Circuit breakers

By Avinash Meetoo from Quatre-Bornes, Mauritius

In front of you is an elephant, a mountain. It is enormous and there is no way you can see around it, or see how you can climb it, but you know that the only way forwards is over the top to get to the other side. The notion of working out how to get to the other side is overwhelming and saps you of all your energies. So instead of tackling this mountain, you crawl back into bed, you cover your head and pretend that this task is not there, that it will deal with itself. When you look back out, it is still there, waiting for you to start. The cycle goes on, and on until you make a decision about how to tackle the mountain.

Sometimes in life there are these moments where I am completely overwhelmed by the number of things that I need to do, and the people who rely on me to get these things done. When I was doing some solo hiking a couple of years ago, walking up those hot and dusty paths that seemed to go on forever became a metaphor on how I needed to approach these things: one step at a time. This is all well and good, and those words are etched in my brain. I have no problem fishing them back out when my list of to-dos is longer than any piece of paper could contain. However, translating this into actually getting on with it can a be another issue.

A few of weeks ago I had more things to do than I had time. Everything seemed to be pulling at me and it was paralysing me. But I couldn’t afford to be paralysed as people were relying on me (a manuscript needed its copy edit completed, lessons needed to be written, family needed support, words needed to written, words needed to be read, relationships needed to nurtured), so on one of these days when my body had melted into the couch and I just wanted to pull the plug on the phone and on people needing me, I realised that I still had some control of my situation. I just needed some circuit breakers. Past conversations with my psychologist sprang to mind about stopping the spiral down to a very unhealthy place, which is where I was heading. I need to find things to help stop me from any more negative thinking, and to help me see a way out of the depths.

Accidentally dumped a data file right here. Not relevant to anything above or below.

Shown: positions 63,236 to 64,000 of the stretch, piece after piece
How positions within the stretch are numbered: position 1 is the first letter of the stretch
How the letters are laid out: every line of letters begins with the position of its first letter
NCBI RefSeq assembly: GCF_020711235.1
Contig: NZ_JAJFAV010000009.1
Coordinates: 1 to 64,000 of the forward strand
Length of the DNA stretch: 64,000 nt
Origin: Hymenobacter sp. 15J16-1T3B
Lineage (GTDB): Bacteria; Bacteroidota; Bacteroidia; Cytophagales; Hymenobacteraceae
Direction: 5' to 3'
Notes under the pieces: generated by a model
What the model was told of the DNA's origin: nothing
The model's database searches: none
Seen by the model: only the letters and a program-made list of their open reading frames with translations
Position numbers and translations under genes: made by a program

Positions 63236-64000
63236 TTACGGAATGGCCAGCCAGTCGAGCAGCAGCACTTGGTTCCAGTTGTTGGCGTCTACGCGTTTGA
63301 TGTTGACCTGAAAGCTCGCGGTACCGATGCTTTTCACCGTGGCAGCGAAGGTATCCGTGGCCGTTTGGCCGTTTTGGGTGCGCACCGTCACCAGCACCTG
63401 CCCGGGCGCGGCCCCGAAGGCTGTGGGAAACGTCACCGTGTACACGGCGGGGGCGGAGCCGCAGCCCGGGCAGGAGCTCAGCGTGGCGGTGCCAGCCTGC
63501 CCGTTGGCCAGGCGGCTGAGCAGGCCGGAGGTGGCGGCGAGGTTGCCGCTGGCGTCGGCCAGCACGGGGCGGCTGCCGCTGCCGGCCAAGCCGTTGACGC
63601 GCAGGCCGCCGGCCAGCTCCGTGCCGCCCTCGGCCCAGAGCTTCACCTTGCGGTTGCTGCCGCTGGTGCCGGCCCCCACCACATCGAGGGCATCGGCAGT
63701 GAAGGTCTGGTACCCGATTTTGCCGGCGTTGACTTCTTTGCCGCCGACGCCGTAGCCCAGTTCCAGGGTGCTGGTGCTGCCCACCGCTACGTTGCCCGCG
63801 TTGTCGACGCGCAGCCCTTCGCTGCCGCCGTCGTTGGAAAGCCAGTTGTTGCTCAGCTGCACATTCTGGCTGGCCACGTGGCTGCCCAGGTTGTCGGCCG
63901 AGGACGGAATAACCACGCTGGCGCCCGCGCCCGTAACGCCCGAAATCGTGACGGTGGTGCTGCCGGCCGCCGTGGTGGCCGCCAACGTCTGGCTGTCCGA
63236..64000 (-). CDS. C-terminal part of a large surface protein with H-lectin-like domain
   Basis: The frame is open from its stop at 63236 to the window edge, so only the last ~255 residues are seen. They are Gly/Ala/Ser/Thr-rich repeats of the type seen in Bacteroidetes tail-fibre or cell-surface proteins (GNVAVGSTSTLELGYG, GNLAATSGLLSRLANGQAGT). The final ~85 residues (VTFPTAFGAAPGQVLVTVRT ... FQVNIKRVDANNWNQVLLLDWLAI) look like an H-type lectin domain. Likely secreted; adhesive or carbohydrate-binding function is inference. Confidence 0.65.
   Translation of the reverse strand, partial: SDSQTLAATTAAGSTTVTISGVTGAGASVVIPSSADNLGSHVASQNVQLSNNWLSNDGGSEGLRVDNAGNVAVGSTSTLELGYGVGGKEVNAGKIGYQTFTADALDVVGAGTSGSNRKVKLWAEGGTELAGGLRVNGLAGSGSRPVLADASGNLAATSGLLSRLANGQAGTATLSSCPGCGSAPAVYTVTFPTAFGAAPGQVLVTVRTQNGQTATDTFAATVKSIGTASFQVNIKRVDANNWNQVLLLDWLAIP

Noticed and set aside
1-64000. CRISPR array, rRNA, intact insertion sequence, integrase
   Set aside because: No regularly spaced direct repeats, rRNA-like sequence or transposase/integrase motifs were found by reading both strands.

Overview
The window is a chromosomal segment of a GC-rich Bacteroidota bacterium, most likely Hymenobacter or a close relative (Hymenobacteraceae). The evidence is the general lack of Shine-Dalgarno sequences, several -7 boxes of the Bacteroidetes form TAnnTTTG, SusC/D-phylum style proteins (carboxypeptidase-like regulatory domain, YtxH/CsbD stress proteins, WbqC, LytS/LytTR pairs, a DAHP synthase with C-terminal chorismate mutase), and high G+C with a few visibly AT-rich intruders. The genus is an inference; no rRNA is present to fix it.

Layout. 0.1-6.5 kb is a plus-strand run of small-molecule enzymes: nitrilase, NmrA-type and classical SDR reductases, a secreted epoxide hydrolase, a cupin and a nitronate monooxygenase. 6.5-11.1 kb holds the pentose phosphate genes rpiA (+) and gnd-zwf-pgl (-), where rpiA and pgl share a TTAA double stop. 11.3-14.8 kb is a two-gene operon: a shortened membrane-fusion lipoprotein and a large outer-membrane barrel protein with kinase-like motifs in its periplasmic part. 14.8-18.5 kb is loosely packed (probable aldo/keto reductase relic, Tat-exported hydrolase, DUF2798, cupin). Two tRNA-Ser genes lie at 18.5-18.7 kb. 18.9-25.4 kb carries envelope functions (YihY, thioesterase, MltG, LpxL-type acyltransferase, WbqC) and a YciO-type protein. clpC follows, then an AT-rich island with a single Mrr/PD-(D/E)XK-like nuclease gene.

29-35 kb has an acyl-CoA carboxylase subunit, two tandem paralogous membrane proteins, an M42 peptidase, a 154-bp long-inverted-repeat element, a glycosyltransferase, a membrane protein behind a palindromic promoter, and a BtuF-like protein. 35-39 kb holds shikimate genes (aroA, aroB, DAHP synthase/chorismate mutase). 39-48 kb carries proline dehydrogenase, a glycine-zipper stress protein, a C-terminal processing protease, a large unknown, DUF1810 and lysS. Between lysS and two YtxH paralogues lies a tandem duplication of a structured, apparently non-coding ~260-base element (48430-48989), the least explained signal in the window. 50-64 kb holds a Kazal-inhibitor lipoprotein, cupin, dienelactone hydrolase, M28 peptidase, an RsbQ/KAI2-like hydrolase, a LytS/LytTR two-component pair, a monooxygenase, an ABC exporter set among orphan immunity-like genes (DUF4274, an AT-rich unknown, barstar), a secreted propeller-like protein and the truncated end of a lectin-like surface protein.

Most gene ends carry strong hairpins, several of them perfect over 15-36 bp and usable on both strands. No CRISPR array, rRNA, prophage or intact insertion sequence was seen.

I came up with a list on things that I could do that would pop a little more energy into all these moments – mood changers. I think of them as circuit breakers. They include things like a walk, putting some music on, changing clothes, having something to eat or drink, changing where I’m sitting (or standing), picking some flowers, putting some essential oils in the diffuser or breaking my tasks down to smaller chunks. This has been probably the most useful thing for me. I sit down once a week and make note of what I have achieved over the last week, what’s ahead for the next week, what ‘blockers’ are in my way, and how I will get around them. Then each evening I think about the next day and break the tasks into sizeable chunks trying to keep it realistic. Add a little self compassion in there as well to allow me to not get everything done, and I am in a better place mentally.

There is something wonderful about ticking some things off the list, and reminding myself that I am making my way over the mountain – even if it is slow.

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